To Comrade Stalin

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V. I. Lenin


[March 5, 1923]

Printed from secretarial notes
(typewritten copy)

From V. I. Lenin, Collected Works, 4th English Edition,
Progress Publishers, Moscow, 1970

Vol. 45, pp. 607-608.

Translated from the Russian
by Yuri Sdobnikov

Prepared © for the Internet by David J. Romagnolo, (March 2001)



Top secret  

Copy to Comrades Kamenev and Zinoviev

Dear Comrade Stalin:

    You have been so rude as to summon my wife to the telephone and use bad language. Although she had told

    * A separate sheet, appended to the present letter, contains this note by a secretary: "Comrade Trotsky: To the letter communicated to you by phone, Vladimir Ilyich asked to add for your information that Comrade Kamenev is going to Georgia on Wednesday, and wants to know whether you wish to send anything there yourself. March 5, 23." --Ed.  [Transcriber's Note: The asterisks preceding the title of this document is undoubtedly an editorial error. The content of the forgoing editorial note belongs with Document 812, the letter "To L. D. Trotsky". -- DJR]

page 608

you that she was prepared to forget this, the fact nevertheless became known through her to Zinoviev and Kamenev. I have no intention of forgetting so easily what has been done against me, and it goes without saying that what has been done against my wife I consider having been done against me as well. I ask you, therefore, to think it over whether you are prepared to withdraw what you have said and to make your apologies, or whether you prefer that relations between us should be broken off.[767]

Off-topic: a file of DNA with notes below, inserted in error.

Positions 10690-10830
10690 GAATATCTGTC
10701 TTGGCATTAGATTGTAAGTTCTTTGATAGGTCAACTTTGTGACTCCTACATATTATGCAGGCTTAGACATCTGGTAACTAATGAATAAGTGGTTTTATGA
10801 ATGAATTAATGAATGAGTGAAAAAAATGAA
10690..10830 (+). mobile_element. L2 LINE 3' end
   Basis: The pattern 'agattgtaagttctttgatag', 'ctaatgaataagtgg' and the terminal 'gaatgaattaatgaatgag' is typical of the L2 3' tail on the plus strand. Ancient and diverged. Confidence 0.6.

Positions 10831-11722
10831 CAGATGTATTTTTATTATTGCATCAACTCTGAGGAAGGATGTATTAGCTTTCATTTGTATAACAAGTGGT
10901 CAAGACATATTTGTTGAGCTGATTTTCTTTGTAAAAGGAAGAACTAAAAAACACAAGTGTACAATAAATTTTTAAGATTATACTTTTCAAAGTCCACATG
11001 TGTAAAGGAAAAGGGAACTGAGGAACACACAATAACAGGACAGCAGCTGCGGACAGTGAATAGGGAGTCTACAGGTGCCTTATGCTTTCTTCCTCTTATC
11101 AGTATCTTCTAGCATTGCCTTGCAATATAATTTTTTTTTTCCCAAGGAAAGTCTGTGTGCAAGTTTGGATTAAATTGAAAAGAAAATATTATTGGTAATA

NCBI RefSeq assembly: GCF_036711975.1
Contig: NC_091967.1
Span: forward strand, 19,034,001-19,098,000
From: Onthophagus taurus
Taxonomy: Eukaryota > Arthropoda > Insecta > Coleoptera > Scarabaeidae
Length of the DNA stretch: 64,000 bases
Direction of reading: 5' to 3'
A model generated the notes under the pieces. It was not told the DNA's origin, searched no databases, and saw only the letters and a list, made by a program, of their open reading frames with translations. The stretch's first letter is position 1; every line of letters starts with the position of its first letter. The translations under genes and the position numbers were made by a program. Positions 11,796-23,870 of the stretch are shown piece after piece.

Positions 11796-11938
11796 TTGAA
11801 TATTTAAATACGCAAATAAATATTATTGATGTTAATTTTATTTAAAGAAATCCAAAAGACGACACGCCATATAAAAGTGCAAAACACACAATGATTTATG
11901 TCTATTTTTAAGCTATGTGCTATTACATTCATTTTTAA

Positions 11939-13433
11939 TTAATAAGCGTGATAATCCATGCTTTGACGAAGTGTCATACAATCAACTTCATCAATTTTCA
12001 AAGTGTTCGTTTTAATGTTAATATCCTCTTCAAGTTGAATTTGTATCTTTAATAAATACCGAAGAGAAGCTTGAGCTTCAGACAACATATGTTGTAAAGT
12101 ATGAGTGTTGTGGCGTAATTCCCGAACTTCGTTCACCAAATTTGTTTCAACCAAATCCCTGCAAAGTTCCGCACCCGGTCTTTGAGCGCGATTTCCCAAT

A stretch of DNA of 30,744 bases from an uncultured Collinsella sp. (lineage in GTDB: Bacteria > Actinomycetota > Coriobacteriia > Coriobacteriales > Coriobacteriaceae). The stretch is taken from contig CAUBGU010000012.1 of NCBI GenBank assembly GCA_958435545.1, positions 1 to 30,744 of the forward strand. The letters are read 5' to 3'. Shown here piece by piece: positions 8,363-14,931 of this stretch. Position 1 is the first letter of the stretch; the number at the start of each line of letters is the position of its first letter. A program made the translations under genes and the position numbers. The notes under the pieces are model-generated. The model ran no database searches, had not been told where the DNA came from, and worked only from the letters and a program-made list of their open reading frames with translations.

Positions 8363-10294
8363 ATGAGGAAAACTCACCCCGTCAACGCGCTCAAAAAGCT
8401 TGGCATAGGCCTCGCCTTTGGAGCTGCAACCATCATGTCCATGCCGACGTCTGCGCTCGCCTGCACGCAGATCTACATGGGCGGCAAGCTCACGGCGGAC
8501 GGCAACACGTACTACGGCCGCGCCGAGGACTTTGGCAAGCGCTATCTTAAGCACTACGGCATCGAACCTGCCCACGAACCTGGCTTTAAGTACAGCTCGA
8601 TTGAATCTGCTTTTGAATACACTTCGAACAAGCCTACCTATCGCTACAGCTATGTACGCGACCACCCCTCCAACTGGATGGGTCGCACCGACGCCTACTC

Respectfully yours,       

    March 5, 1923



  <"en767">[767] A reference to the following fact. After Lenin, with the permission of his doctors, had, on December 21, 1922, dictated a letter to Trotsky on the foreign trade monopoly (see this volume, Document 811 ["To L. D. Trotsky"]), J. V. Stalin, whom a C.C. Plenum decision of December 18 had made personally responsible for the observance of the medical regimen ordered for Lenin, used offensive language

against Nadezhda Krupskaya and threatened to take the case to the Control Commission for having taken down the said letter. On December 23, 1922, Krupskaya sent Kamenev a letter asking for protection from "the gross interference in my personal life, offensive language and threats".
    Nadezhda Krupskaya apparently told Lenin of this fact in earl March 1923. Having learned about this Lenin dictated the document here published.

    Maria Ulyanova later wrote in a letter to the presidium of the Central Control Commission of the R.C.P.(B.), at which the question had been raised by G. Y. Zinoviev, one of the leaders of the "new opposition", that Stalin had offered his apologies.    [p. 608]